November 20, 2008

Effect of large monetary reward.

This is a very interesting experiment. Though, it seems counter-intuitive, it does make sense to me.

Dan Ariely
does intriguing research. His book has been on my list of must-reads for the last few months. May be I should get to it now.

He and three collaborators went to India and asked 87 people to do various tasks requiring memory, concentration, attention and creativity. They divided the 87 people and offered different monetary incentives to the three groups for the same tasks. First group got 50 cents, the second $5 and the third $50.

In real terms, these sums are much larger in India than they seem.

Their conclusions:
The people offered medium bonuses performed no better, or worse, than those offered low bonuses. But what was most interesting was that the group offered the biggest bonus did worse than the other two groups across all the tasks.

They reached similar conclusions in experiments conducted in Boston and Chicago too. For any task that requires some level of mental skill as opposed to mere mechanical effort, their research shows that large monetary reward may not have the clear motivational advantage that is usually imagined.

November 12, 2008

Bail me out!

As the complex and twisted debate (see this, this and this, for a sample) on whether to bail out large companies in general, and General Motors in particular rages on, here is something amusing.
Before you throw this letter into the proverbial round file, let’s be clear: this is the first time I have ever asked for a bailout from the Federal Reserve. I know what you’re thinking. Why do I deserve your largesse, and I do mean largesse, since I’m asking for five million big ones? The answer is simple. Like many of our nation’s financial institutions, I am simply too big to fail. If investors were allowed to witness the collapse of Freddie, Fannie, and then Andy, I can’t begin to describe what havoc it would wreak on their already frayed nerves. Actually, I can describe it: global financial calamity. I think we can both agree that, to dodge this bullet, ten million dollars is a small price to pay. (I know that I originally asked for five, but since I started writing this letter my financial situation has deteriorated in grave and unexpected ways.)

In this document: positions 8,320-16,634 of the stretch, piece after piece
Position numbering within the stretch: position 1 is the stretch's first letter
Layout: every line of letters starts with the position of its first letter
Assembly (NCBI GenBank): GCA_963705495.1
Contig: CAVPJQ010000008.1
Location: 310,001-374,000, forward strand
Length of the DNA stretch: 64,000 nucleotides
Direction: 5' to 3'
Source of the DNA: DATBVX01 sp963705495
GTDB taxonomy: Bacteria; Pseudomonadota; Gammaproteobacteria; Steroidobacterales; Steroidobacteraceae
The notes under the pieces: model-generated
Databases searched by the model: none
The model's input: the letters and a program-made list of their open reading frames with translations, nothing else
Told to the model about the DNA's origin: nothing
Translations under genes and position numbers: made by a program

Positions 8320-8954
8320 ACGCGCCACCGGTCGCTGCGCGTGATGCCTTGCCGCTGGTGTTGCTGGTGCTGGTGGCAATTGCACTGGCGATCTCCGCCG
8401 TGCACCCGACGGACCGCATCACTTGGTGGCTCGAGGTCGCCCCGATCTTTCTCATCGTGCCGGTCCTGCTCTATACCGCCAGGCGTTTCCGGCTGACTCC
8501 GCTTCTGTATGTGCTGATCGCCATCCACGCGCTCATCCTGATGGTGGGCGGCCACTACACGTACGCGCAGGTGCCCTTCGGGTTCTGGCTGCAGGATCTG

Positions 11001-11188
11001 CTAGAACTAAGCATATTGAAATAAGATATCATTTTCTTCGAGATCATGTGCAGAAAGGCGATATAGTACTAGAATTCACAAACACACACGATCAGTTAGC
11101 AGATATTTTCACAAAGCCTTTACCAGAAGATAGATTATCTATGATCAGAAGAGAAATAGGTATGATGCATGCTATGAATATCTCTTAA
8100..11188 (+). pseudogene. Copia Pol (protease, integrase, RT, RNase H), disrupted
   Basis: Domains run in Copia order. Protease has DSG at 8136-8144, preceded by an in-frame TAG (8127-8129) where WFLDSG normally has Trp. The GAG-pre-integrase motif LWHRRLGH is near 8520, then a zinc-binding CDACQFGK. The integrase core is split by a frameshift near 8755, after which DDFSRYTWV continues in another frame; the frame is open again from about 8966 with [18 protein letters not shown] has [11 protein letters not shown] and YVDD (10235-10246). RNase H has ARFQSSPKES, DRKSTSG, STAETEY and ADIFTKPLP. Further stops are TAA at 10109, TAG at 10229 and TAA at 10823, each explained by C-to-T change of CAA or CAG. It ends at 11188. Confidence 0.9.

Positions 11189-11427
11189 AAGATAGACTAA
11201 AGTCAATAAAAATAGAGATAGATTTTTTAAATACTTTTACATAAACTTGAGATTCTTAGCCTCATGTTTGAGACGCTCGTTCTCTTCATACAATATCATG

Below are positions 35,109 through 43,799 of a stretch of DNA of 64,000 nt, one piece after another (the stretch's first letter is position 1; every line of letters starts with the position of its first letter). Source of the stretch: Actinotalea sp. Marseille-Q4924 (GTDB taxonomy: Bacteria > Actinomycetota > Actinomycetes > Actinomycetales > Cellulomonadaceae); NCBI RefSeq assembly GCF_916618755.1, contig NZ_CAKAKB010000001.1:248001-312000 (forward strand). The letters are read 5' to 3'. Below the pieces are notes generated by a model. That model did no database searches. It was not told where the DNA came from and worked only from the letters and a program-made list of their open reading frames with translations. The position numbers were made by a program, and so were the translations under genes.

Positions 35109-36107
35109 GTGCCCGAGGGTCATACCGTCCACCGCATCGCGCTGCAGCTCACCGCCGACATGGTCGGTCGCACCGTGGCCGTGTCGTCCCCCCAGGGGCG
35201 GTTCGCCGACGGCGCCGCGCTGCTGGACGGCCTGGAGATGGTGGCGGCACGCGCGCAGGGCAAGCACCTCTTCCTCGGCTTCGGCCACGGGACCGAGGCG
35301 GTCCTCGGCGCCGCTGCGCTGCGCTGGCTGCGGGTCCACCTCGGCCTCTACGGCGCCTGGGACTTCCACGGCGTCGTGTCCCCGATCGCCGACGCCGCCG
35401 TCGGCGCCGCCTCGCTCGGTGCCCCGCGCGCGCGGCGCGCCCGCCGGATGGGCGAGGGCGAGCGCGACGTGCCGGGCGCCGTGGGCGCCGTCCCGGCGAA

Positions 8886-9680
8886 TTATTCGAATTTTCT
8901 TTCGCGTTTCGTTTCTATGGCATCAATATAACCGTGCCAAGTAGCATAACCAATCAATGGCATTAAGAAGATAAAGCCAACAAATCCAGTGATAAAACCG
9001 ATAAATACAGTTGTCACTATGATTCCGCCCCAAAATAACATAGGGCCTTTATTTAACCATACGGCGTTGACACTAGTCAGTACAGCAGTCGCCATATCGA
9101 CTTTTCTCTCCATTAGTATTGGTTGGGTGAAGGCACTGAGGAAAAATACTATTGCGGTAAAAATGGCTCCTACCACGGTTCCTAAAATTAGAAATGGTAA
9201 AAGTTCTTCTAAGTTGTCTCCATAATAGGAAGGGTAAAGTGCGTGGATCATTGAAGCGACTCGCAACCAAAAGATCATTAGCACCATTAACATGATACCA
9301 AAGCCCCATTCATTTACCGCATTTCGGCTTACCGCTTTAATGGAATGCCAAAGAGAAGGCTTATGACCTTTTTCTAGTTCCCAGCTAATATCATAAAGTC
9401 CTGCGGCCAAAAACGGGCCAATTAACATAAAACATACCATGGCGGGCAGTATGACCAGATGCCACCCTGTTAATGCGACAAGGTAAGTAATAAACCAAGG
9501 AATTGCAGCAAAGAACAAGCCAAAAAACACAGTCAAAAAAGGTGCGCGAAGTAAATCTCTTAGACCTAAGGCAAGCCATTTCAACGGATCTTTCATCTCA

November 5, 2008

232 years later.

232 years ago, a country that held "all men are created equal" was self-evident.

Till 143 years ago, a country of "slave-warehouses":

A slave-warehouse in New Orleans is a house externally not much unlike many others, kept with neatness; and where every day you may see arranged, under a sort of shed along the outside, rows of men and women, who stand there as a sign of the property sold within. Then you shall be courteously entreated to call and examine, and shall find an abundance of husbands, wives, brothers, sisters, fathers, mothers, and young children, to be "sold separately, or in lots to suit the convenience of the purchaser;" and that soul immortal, once bought with blood and anguish by the Son of God, when the earth shook, and the rocks rent, and the graves were opened, can be sold, leased, mortgaged, exchanged for groceries or dry goods, to suit the phases of trade, or the fancy of the purchaser.

A 100 years ago, country of lynchings.

Till a half century ago, a country of Jim Crow and segregation.

In a little over 2 months from now, a country with a negro president.

This last does not erase or excuse what preceded it. Far from it.

What it does is give meaning to the American national commitment to perfect their union. It proves, in the words of the man himself, that "a government of the people, by the people and for the people has not perished from this Earth".

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